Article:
The QTL genetically identified in this study accounted for most of the genetic variance controlling susceptibility to mammary cancer by identifying the Mammary carcinoma susceptibility (Mcs) loci—Mcs1, -2, -3, and -4. The COP allele of Mcs1, -2, and -3 conferred resistance while Mcs4 conferred an increased susceptibility to mammary cancer development. This study demonstrated the ability to use the rat model to identify the major COP vs. WF polymorphic loci controlling susceptibility. These loci interacted in an additive manner. Interestingly, the almost completely mammary cancer-resistant COP rat strain was shown to carry a polymorphic allele at the Mcs4 locus predicted to increase mammary cancer risk.

In extending this study, we asked whether other mammary cancer-resistant strains varied at polymorphic mammary cancer susceptibility loci shared with those genetically identified in the WF × COP cross. A similar analysis was performed by conducting a QTL analysis of a cross between WF and a second resistant strain Wistar-Kyoto (WKy). In this backcross analysis we genetically identified four loci that accounted for most of the genetic variance associated with the susceptibility phenotype. As with the COP cross, the WKy cross identified three loci in which the WKy allele contributed to resistance and one locus at which the WKy allele contributed to increased susceptibility (Lan et al. 2001). Of these four WKy loci, only one broadly overlapped with those identified in the COP × WF cross, i.e., Mcs2 (COP) with Mcs6 (WKy). This study also used a novel statistical approach developed by our statistical collaborator, Christina Kendziorski, to identify alleles with no main effect that modify QTL with main effects. Mcs-modifier 1 (Mcsm1) was the most strongly supported locus of this class. The WKy allele of this locus fully negated the effects of the resistance conferred by the WKy allele of the Mcs8 QTL. Thus it appeared that there could be a large number of polymorphic loci in rats that could contribute to mammary cancer risk.

It is important to keep in mind that genetically identified QTL are the product of statistical modeling and analysis of segregating populations from crosses. It is thus critical that their existence be confirmed in more homogeneous genetic material. An established method for QTL validation is to breed and phenotype congenic animals carrying only the region surrounding the QTL allele of interest on an alternative genetic background. So far we have generated and characterized six of the eight candidate WKy and COP QTL by genetically introgressing them onto the WF background. All six have the phenotype predicted by our quantitative models.

Most congenic substitutions include tens of megabases encompassing the introgressed allele. The next step is to fine map this congenic interval to first determine whether this interval harbors more than one independent susceptibility locus. In addition, the fine mapping process allows for an increased genomic resolution of the locus and thus a more limited set of candidates. We have fine mapped two Mcs loci–Mcs1 (COP) and Mcs5 (WKy). Each was found to be complex, containing at least three separable subloci termed Mcs1a, -b, -c and Mcs5a, -b, -c. In the case of Mcs1, all three identified loci within it contributed to the cancer resistance phenotype of Mcs1. This led us to speculate that this apparent clustering might be biologically “random”; their strong-combined phenotype allowed us to readily identify Mcs1 over the experimental background. In contrast, the Mcs5 also had at least three subloci, Mcs5a, -b, and -c, but two of these, a and c, contribute to resistance while b confers an increased sensitivity. Each of the three had similar absolute relative risk (RR) contributions. If they interact in a purely additive manner, it might have been difficult to identify Mcs5. However, Mcs5 had the strongest of LOD scores of any identified locus in the WKy cross (Lan et al. 2001). When we explored the interaction of the alleles at the Mcs5 loci, we found complex epistatic interactions. The strongest was the complete neutralization of the effect of the sensitive WKy allele of Mcs5b by the resistant WKy allele of Mcs5a (Samuelson et al. 2005).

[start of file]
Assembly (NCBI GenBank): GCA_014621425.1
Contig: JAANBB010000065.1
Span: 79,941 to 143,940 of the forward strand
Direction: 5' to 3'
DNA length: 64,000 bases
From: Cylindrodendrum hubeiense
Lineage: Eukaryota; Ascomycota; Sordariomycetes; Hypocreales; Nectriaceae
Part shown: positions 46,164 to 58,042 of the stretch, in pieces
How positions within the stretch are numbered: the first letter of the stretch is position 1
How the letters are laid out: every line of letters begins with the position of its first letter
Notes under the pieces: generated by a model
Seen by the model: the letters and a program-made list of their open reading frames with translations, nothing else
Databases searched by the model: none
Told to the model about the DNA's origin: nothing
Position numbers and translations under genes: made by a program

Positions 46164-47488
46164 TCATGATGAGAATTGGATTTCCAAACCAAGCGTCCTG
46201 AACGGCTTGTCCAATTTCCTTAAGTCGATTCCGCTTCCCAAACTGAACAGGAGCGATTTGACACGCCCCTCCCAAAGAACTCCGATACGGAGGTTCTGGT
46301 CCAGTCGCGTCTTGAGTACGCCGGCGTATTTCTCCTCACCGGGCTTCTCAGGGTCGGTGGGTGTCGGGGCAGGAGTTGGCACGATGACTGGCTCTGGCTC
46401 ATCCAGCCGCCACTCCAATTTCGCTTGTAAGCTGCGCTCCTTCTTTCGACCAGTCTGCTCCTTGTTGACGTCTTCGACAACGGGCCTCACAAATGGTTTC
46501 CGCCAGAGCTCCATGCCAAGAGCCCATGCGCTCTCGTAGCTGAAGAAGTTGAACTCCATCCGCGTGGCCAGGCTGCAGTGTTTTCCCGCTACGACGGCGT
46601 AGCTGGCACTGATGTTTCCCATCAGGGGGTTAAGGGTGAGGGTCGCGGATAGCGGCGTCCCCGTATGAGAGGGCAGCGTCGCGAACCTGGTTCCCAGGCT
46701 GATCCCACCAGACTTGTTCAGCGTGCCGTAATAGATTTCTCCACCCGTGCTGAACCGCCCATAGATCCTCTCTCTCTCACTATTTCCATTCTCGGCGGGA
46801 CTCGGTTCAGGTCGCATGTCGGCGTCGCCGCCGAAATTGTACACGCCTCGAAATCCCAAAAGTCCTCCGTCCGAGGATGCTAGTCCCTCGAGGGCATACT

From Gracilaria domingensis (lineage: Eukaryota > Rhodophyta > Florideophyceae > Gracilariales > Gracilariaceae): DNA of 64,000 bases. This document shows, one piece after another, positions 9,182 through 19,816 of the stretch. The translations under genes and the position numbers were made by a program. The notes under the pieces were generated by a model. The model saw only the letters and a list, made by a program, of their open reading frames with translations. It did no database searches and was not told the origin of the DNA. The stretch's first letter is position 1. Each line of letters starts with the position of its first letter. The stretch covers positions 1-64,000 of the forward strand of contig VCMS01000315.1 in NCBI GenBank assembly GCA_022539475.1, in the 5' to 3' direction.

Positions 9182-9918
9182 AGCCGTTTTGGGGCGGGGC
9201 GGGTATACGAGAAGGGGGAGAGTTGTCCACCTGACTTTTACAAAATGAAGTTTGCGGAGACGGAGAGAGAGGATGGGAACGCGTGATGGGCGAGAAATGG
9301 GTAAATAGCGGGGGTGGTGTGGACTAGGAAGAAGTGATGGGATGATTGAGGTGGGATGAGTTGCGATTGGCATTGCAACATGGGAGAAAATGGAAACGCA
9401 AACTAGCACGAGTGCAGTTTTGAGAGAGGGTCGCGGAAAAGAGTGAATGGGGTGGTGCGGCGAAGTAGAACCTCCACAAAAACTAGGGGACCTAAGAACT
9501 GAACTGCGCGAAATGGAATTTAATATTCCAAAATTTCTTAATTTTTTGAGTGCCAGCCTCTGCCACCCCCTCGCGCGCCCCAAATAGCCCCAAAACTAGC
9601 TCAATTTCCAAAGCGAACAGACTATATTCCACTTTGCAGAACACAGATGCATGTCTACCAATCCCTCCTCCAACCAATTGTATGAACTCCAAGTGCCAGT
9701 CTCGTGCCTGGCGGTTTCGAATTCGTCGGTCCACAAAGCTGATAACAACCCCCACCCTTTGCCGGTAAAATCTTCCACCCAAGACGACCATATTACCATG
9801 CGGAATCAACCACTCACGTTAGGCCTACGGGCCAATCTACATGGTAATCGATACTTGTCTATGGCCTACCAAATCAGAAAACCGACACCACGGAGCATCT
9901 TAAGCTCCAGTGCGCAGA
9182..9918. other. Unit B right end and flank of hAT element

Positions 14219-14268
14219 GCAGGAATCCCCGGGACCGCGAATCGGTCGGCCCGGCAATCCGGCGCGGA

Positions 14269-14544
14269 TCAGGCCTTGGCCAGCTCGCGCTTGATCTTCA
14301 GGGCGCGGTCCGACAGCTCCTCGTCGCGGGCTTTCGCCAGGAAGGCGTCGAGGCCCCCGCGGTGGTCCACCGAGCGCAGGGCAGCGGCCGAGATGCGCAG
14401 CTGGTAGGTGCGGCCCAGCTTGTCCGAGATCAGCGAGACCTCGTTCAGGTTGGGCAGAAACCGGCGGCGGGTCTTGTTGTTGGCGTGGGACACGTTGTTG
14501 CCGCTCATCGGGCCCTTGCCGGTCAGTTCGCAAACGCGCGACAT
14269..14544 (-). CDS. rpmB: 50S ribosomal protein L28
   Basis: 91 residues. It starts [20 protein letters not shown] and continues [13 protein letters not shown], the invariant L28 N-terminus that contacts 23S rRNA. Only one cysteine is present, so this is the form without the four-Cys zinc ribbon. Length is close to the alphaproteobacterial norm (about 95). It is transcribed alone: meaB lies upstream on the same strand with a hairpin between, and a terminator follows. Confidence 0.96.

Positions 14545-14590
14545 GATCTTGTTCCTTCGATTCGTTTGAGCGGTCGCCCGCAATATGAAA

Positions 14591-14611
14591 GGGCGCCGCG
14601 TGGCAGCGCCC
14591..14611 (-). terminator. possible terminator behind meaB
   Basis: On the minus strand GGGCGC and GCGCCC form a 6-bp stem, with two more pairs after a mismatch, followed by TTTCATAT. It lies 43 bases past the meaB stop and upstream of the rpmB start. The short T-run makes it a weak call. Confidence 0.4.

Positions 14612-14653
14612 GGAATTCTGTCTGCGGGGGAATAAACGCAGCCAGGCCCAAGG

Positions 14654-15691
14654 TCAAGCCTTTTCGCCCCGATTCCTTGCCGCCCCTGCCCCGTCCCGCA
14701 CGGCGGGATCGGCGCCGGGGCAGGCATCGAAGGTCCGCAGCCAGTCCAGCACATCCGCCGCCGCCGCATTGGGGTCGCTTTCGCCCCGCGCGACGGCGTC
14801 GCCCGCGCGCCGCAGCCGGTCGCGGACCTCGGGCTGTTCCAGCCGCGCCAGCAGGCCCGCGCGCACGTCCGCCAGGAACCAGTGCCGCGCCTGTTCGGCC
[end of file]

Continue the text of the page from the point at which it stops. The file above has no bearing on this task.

It is interesting to explore an alternative hypothesis that suggests that the clustering of mammary cancer susceptibility alleles arise from evolutionary selection. Data supporting such a possibility in rodents has been published by Petkov et al. (2005). Their findings suggest that alleles controlling certain phenotypes cluster to assure joint inheritance, in that in concert with one another, they provide for an enhanced survival advantage. This could account for the clustering of risk-related genes at the Mcs1 and Mcs5 QTL.

Many of the most comprehensive published mammalian fine-mapping studies achieve mapping resolutions in the order of several megabases. Such intervals, while carrying a limited number of genes, often require choosing one or more candidate genes for intensive study. These are usually chosen on the basis of how they might functionally relate to the specific disease risk under investigation. This negates the potential of positional cloning to identify an unbiased candidate. As mentioned above, experience suggests that functional candidate selection rarely identifies disease-specific modifier genes. For example, in breast cancer, when 120 such published candidates (710 SNPs) were rigorously evaluated, none met minimal statistical significance in a study of a large population of women in a breast cancer case-control study (Pharoah et al. 2007).

We explored the ability of ultrafine mapping to annotate the Mcs5a locus. We mapped this locus to >100-kb resolution by phenotyping congenic rats recombinant within this locus. We found it to contain two elements. The WKy allele of each element by itself failed to elicit a mammary cancer phenotype; however, when combined, the resistance phenotype was obvious. These elements, termed Mcs5a1 and Mcs5a2, synthetically interact, making Mcs5a one of the first-identified compound QTL in mammals. Because Mcs5a acts in a semidominant manner, we could use heterozygous congenic recombinants to ask whether both elements of Mcs5a needed to lie in cis on the same chromosome, or could they interact in trans from separate homologs. They interact only in cis (Samuelson et al. 2007). Another interesting observation arising from the fine mapping of Mcs5a is that it localizes to noncoding DNA. All four Mcs loci that we have fine mapped to high resolution are localized to noncoding DNA (in progress).